Every movie fan knows the story of Star Wars was just as dramatic and world-changing behind the camera as it was in front, as George Lucas and his start-up crew defied the odds, turning in a hit--while also changing the way movies were made from there on out. Equal parts inspiration and flat-out luck, new-behind-the-scenes details from one of the people who shaped that design reveal a new wrinkle to the origins of Darth Vader.
The new insights come directly from Lair: Radical Homes and Hideouts of Movie Villains by Chad Oppenheim and Andrea Gollin, a new book taking a closer look at some of cinema's most iconic 'evil headquarters' (from a more architectural/engineering perspective). Asking the question, "why do bad guys live in good houses?" the book includes interviews with a variety of Hollywood production designers, artists, and others. Amidst the glimpses into classic designs, Lair also includes a talk with Star Wars Set Decorator Roger Christian, offering new details on the making of the George Lucas long-shot made on an impossible budget. And how that shrewd need to take inspiration wherever it appeared shaped the masked villain who would go on to become a pop culture icon.
The book itself will be available on November 5th, but we're able to give fans of cinematic architecture and set design a small preview, including the interview with Roger Christian-- the self-described "third person hired on Star Wars"--describing how the look of the movie and its villain took shape. Including how a slim budget (and stroke of luck) led him to see a unique look for Vader in a suit of centuries-old samurai armor:
When we got to London and I read the script, I thought, "My God, how are we going to do this?!"... All we had to go on were six sketches from Ralph McQuarrie. We built a landspeeder out of plywood. Anything we could find from the garage, really. We literally had no money. The pressure on the art department was horrendous. I had to create the Millennium falcon out of scrap. The lightsabers and weapons, I had to take old weapons and stick bits on them. I bought tons of junk, truckloads.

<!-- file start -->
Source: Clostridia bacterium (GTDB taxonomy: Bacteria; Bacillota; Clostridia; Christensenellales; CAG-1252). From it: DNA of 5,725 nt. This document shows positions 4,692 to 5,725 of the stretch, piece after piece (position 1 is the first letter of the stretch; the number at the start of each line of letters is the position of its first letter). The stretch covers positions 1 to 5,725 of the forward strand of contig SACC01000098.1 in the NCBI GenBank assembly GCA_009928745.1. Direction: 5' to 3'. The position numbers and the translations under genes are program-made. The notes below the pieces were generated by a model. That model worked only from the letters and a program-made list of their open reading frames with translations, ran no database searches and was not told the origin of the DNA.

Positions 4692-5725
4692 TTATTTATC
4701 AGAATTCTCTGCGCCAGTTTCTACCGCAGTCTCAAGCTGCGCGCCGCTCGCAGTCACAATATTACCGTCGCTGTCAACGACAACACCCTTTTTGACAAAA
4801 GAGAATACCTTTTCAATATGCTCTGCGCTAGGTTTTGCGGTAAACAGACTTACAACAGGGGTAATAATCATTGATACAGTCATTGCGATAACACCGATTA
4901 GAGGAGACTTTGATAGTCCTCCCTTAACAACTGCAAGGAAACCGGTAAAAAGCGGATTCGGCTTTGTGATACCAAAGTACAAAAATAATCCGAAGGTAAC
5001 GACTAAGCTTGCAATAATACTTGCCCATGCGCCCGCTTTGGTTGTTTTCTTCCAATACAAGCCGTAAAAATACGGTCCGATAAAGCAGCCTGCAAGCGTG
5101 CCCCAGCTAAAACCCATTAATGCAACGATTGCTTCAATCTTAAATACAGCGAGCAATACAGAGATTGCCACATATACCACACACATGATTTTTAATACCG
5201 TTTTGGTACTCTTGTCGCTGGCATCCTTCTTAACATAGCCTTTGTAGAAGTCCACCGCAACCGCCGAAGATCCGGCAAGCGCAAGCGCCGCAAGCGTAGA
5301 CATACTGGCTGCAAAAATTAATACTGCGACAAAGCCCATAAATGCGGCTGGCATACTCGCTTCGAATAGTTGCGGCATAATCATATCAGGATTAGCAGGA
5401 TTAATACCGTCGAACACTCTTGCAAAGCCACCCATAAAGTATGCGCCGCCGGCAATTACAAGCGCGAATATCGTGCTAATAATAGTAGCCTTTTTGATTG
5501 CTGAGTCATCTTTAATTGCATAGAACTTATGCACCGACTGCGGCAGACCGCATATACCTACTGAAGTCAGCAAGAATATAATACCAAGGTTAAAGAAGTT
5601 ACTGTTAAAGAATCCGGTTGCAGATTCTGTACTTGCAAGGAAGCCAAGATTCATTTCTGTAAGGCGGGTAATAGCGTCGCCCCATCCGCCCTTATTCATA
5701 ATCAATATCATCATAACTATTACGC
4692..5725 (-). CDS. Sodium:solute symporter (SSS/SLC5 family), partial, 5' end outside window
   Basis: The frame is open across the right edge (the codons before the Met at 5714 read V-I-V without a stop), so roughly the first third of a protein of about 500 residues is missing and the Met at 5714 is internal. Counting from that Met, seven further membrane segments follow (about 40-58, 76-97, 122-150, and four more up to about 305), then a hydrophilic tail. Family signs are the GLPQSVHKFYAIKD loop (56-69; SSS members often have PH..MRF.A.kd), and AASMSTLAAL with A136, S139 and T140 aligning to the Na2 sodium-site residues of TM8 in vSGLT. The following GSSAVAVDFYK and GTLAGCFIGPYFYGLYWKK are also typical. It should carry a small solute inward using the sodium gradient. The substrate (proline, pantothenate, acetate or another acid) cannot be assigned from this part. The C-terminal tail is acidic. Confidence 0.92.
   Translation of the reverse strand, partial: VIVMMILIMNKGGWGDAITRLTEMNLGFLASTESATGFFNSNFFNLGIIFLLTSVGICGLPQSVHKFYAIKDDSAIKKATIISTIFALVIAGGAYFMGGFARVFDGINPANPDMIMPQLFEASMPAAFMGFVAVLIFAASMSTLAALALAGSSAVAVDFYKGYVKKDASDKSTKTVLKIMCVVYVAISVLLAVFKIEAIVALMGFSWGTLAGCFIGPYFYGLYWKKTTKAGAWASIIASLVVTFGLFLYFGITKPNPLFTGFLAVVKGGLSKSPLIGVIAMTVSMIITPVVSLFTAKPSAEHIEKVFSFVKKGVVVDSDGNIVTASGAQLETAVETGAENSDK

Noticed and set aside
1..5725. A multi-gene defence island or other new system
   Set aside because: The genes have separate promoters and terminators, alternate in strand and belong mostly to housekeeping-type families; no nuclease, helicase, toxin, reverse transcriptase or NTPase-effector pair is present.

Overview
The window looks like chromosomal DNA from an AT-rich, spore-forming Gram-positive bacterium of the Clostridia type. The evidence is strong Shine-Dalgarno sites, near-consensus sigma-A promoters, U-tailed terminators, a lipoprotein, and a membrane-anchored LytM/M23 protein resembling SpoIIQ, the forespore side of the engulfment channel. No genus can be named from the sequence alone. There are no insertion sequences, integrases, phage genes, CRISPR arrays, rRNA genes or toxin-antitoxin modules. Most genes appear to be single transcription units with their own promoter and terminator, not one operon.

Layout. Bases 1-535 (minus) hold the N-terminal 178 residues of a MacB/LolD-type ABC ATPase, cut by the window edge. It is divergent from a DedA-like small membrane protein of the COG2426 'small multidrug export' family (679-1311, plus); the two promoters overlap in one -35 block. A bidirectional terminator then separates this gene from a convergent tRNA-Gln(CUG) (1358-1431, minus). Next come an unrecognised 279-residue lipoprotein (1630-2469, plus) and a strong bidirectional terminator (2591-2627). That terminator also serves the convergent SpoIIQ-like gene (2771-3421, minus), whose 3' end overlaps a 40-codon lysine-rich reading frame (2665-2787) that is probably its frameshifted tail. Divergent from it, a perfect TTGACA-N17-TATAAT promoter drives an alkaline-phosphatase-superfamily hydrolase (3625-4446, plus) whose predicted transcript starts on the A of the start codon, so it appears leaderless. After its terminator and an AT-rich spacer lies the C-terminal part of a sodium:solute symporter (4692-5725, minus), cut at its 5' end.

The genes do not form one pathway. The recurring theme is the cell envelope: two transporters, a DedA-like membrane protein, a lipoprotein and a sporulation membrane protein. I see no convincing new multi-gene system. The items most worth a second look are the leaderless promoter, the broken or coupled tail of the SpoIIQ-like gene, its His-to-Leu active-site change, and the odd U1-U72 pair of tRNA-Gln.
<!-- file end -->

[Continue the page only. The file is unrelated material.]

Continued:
The thing with science fiction is you don't have anything to reference. When you're doing a period film you can say, "Oh, it's the 1840s," and you know the right clothes and furniture. With Star Wars, there was nothing. Only George's descriptions in the script as this kind of evil world. Quite simple. But Ralph McQuarrie's original paintings included a Death Star corridor and a beautiful sketch of Darth Vader with a lightsaber, fighting. Those gave us the key to it... The Empire were the cold people--sterile and dark. I remember going to the place where I used to get guns for films. There was a two-hundred-year-old samurai uniform. A black one. And the helmet. I brought it in. It had a lacquered look, which was exactly what we based Vader's helmet on. There was a lot of luck on this film.
Those interested in the full interview with Christian, as well as detailed architectural looks at the Death Star and other iconic villain hangouts, can pre-order Lair: Radical Homes and Hideouts of Movie Villains now, or look for it at your local comic shop and bookstore on November 5th, 2019.
From Atlantis in The Spy Who Loved Me to Nathan Bateman's ultra-modern abode in Ex Machina, big-screen villains often live in architectural splendor. From a design standpoint, the villain’s lair, as popularized in many of our favorite movies, is a stunning, sophisticated, envy-inducing expression of the warped drives and desires of its occupant. Lair: Radical Homes and Hideouts of Movie Villains, celebrates and considers several iconic villains’ lairs from recent film history.